I recently made a switch from the safety and comfort of the Debian based Linux distributions to Antergos, based off Arch Linux.
So how did this come to be?
One of the amazing things about Linux is the fact that there is always something new out there to learn. A new package manager, a different desktop environment, a different philosophy, a completely different ethos.
While you never quite start from scratch, there can be a significant learning curve when approaching a new distribution, and particularly when you enter a radically different paradigm.
I had been interested in Arch Linux for quite some time, both by way of reputation and from reviews I had read and watched. At the same time, I felt that the challenge would be steep and I was not sure I would be up to up basically building an entire system from scratch.
At the same time, the idea of a rolling release seemed appealing to me, and I wanted to broaden my horizons.
The solution eventually found it’s way to me, in the form of Antergos. This is a spin off distribution of Arch, mostly in the shape of a nice and very user friendly installer, along with some basic default applications to let you hit the ground running.
Upon booting from a USB stick, I was greeted with a simple, easy installer that let you configure my locale settings and pick from one of several desktop options.
While I was slightly dismayed at the lack of KDE, I had been meaning to try out Gnome 3 for quite some time.
About half an hour later, everything was done, I rebooted the system and was greeted by a Gnome desktop. To my great pleasure, everything worked out of the box on my Dell laptop. Wireless worked great, all the special multimedia keys worked, Steam loaded fine, the desktop was quick and responsive, and it was a breeze to add a few additional applications with the Pacman tool.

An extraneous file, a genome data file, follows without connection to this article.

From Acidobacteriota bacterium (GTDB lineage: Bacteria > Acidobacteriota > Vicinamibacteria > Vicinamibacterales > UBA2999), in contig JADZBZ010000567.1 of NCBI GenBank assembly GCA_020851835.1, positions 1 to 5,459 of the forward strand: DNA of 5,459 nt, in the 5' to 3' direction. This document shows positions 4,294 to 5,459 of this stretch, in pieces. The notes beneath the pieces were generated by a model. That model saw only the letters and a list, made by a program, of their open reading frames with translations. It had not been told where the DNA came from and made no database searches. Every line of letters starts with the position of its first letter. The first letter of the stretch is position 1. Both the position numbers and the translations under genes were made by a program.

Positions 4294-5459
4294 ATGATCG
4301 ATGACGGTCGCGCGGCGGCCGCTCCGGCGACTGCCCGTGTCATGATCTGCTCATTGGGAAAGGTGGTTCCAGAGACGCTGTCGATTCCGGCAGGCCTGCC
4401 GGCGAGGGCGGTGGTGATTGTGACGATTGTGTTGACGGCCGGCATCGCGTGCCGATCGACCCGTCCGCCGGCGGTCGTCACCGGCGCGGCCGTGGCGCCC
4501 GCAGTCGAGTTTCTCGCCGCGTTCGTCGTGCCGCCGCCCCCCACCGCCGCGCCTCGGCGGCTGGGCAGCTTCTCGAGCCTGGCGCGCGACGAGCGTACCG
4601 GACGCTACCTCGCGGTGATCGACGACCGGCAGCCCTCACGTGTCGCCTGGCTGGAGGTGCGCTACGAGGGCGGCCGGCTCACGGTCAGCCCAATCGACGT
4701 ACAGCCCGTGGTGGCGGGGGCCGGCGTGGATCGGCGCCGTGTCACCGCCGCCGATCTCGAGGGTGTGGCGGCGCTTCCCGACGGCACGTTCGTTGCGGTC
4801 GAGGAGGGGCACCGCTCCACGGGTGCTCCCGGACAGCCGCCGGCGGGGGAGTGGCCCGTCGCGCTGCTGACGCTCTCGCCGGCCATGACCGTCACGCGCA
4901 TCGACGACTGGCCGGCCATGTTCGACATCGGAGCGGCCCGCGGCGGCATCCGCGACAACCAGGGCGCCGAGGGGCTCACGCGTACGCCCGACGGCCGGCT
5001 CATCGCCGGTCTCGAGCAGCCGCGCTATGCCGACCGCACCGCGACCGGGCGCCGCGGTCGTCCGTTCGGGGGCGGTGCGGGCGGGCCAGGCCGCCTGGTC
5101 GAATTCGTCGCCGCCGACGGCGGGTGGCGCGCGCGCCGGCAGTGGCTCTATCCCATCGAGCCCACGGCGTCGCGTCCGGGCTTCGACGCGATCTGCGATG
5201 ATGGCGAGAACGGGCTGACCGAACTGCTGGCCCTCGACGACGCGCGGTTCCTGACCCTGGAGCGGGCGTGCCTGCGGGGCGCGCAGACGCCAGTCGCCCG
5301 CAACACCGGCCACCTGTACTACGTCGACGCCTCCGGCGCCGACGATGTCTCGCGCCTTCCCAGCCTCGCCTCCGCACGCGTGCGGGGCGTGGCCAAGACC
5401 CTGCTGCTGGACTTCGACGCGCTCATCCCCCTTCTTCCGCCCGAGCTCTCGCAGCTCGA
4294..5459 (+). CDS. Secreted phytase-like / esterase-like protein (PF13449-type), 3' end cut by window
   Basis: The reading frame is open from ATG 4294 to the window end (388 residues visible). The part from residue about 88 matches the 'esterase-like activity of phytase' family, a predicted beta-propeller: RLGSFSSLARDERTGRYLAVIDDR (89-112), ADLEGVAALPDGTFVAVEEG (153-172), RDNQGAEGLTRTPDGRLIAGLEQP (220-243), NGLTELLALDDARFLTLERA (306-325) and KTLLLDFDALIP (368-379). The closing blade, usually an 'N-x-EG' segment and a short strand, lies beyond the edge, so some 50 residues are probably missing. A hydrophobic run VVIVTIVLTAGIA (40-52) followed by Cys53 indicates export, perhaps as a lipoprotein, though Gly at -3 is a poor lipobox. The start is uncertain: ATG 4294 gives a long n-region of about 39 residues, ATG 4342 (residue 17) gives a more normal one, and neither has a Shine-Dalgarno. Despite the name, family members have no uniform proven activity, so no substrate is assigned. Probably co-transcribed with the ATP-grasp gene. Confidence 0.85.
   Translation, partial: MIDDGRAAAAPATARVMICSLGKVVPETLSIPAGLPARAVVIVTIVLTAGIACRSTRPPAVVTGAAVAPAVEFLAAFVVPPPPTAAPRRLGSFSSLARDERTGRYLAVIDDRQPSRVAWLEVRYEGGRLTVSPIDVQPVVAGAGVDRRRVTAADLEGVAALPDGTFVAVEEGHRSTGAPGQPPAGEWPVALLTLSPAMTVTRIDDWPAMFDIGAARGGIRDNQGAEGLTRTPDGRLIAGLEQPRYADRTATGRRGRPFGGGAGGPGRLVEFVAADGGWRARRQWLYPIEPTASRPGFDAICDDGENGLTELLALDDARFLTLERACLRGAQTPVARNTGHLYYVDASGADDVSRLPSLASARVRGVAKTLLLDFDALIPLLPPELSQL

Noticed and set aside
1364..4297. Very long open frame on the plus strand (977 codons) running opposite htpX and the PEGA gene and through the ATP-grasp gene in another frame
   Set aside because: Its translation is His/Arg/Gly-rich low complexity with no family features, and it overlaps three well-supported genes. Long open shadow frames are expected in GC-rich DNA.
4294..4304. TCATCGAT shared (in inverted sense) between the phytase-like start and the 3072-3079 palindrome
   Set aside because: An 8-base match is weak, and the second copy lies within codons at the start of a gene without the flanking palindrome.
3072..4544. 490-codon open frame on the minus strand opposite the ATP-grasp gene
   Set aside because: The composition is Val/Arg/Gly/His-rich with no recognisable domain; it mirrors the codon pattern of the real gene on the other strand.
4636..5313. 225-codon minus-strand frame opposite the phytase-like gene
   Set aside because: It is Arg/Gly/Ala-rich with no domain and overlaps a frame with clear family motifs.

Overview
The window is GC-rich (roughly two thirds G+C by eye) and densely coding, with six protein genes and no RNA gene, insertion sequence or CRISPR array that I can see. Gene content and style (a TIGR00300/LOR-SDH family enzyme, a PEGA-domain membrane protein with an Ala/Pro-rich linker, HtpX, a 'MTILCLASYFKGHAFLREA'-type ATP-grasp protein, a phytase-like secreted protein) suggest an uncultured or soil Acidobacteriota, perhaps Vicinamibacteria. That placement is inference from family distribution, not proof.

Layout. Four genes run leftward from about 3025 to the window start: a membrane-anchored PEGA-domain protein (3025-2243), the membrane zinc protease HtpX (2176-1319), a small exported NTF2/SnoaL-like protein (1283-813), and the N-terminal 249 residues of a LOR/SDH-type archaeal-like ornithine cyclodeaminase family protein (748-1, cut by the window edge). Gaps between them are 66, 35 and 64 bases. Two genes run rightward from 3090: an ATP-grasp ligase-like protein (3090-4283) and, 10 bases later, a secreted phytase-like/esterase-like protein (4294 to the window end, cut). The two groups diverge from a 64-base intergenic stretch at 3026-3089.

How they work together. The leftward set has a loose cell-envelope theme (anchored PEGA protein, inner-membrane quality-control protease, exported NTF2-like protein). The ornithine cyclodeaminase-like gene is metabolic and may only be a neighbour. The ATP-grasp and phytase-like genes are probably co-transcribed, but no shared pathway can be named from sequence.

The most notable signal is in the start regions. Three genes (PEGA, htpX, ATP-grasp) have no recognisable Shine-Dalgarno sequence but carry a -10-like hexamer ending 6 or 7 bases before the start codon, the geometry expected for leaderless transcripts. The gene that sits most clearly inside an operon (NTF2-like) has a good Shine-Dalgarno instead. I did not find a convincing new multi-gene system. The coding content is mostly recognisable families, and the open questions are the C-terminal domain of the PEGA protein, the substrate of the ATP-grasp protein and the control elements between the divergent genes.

While Arch tends towards being a command line heavy distro, Antergos ships with PacmanXG, which, while not as polished as the Ubuntu software center or Muon, is extremely functional and full featured.
I am reminded of the type of multi-function administration tool that YAST is, and I think it will fill many of the same types of roles.
After witnessing the desktop in action, our two remaining computers were likely switched to the distribution, since I felt it would be easier to administer a single distribution in our household.
In future articles, we will go into more depth with specifics of the desktop, and particularly a newcomers experiences with Gnome3 and the PacmanXG tool.
If you want to test Antergos for yourself, it will also run in a live environment, and was extremely quick when used in this fashion. Some live installs, from my past experience, can be a little sluggish, but I felt no such limitations here.